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Since the new WOO 2.0 is now out on the market we've decided to put it to test and pit it against its older brother. For those unfamiliar with the device, it allows you to measure your jump height, hang time and G's on landing (i.e. how hard to you hit the water). The new iteration of WOO also measures your freestyle moves both using kite and in the wake park. We'll look at this in a separate review. All photos are courtesy of Scott Williams. And a quick disclaimer - this is in no way scientific approach - just a very hands-on comparison on a nicely windy day!
We have attached both devices to one board and asked one of our big boosters to have a crack at it at one of Scotland's most epic kitesurfing locations - Wig Bay near Sands of Luce Caravan Park. There aren't many places in the UK with such a close proximity of a spot for any wind direction. Hence why we have chosen it to host this years autumn Big Air Weekender - a full overview of the event will come soon so keep an eye out!
One of the irritating issues with trackers is that they don't cope with chop very well. We have always had a feeling that in our choppy waters the first WOO was missing some of the jumps or not reading the start of the jump at the right moment.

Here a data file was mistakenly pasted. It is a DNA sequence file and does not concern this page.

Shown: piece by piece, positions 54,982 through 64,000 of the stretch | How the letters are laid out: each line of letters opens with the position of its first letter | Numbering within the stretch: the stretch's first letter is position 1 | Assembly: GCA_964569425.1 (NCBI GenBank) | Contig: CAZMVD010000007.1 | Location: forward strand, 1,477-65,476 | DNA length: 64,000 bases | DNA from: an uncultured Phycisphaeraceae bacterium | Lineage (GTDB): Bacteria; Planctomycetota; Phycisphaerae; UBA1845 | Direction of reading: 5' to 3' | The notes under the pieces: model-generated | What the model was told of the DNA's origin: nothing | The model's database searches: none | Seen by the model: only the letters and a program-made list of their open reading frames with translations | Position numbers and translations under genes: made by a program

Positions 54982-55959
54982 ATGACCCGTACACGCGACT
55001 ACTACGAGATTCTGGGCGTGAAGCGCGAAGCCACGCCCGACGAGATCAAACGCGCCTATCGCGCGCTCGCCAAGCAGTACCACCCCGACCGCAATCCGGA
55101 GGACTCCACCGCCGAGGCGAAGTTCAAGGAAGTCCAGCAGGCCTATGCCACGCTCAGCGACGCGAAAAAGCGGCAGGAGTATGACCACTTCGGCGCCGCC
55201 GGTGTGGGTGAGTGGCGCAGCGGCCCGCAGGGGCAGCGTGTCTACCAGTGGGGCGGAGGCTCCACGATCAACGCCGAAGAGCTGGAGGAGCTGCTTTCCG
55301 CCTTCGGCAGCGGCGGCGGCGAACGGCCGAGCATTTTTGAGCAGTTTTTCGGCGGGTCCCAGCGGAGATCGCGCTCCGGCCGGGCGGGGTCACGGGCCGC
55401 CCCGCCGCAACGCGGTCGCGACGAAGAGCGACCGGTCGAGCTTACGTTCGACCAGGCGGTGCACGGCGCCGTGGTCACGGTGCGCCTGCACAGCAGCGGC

As you can see from the table below, the WOO 2.0 has picked up more jumps than WOO 1 but on most jumps the results are a bit different - both in terms of height and hang time. And it's not that WOO 2.0 always recorded higher jumps. It is a very much mixed bag here. As you know these readings are based upon an algorithm and many different factors have to be taken into consideration. It may be the role chop plays in this. The way we've launched off the back of a wave. Or even positioning of the sensor on the board - they were attached next to screw holes for the handle on both sides.
There will also be discrepancies - just as with Xensr, PIQ and possible other players looking to get into the kitesurfing trackers category. However, we have to remember that most of this is just for fun. The WOO's kiteboarding community has grown immensely over the last year. And with that in mind it makes the whole jump recording craze to make more sense. Being able to compete against mates on the local spot, country and the world makes this gamification of our sport more fun.
We have also been assured that WOO 2.0 is more robust than its older brother so this time around we should expect less or, hopefully, no more water getting inside the tracker. This has been addressed in the latest batch of WOO's 1.0's too.
WOO 1.0 Results:
WOO 2.0 Results:
And here are the end results of the WOO 1 vs WOO 2.0 comparison:
Of course it's not everyone's cup of tea. It might be down to the fact that for most of us kitesurfing is a way to distance ourselves from being tracked all the time. No calls, texts and Facebook on the water. And that's cool, a lot of us just tries to get away and enjoy kiting. But when it's properly pumping most of us wonder how high do we really go? The new WOO isn't perfect but it's definitely getting better. And with a large community of riders behind it's a no brainer when it comes to choosing your kitesurfing tracker. Oh, so this also means that loosing with your mate by half a meter isn't a big thing. Or so we will tell ourselves from now on!
Many thanks to John Barber for boosting huge and to WOO for making the test possible!